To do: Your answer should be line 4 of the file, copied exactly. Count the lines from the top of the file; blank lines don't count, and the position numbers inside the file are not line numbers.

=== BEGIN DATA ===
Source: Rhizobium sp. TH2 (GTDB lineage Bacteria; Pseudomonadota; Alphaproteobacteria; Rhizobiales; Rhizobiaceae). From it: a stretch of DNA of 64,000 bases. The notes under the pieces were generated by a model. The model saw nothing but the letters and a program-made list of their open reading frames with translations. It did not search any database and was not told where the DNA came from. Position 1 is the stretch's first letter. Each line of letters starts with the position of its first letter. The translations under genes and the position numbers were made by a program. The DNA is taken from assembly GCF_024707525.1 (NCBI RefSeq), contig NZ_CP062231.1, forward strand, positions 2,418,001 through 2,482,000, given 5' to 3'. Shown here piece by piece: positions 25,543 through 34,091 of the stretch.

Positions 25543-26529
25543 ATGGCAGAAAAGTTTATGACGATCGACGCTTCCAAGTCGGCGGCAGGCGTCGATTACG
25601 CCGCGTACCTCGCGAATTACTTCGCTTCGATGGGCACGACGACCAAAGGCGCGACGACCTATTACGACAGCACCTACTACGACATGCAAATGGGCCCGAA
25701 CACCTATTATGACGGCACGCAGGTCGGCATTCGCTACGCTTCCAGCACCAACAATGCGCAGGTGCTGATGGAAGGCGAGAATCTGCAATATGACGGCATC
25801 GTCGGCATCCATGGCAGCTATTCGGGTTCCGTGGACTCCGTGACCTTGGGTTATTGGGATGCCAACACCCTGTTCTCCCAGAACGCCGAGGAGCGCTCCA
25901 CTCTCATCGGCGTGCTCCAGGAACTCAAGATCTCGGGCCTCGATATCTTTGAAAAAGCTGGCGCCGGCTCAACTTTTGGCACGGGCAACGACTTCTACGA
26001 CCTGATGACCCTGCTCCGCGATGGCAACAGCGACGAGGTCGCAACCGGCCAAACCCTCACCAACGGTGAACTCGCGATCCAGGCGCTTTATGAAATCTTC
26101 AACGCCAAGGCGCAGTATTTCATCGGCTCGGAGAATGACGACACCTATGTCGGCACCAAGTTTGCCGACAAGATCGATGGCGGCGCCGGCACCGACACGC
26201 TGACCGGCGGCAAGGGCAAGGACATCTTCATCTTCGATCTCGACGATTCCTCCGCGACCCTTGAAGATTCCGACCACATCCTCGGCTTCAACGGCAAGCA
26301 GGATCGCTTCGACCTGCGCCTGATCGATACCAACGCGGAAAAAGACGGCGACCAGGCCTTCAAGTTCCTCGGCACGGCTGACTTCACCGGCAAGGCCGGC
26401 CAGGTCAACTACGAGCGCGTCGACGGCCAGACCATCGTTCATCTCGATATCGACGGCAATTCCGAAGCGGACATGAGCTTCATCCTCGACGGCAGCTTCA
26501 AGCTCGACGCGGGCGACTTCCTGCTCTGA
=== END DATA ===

25601 CCGCGTACCTCGCGAATTACTTCGCTTCGATGGGCACGACGACCAAAGGCGCGACGACCTATTACGACAGCACCTACTACGACATGCAAATGGGCCCGAA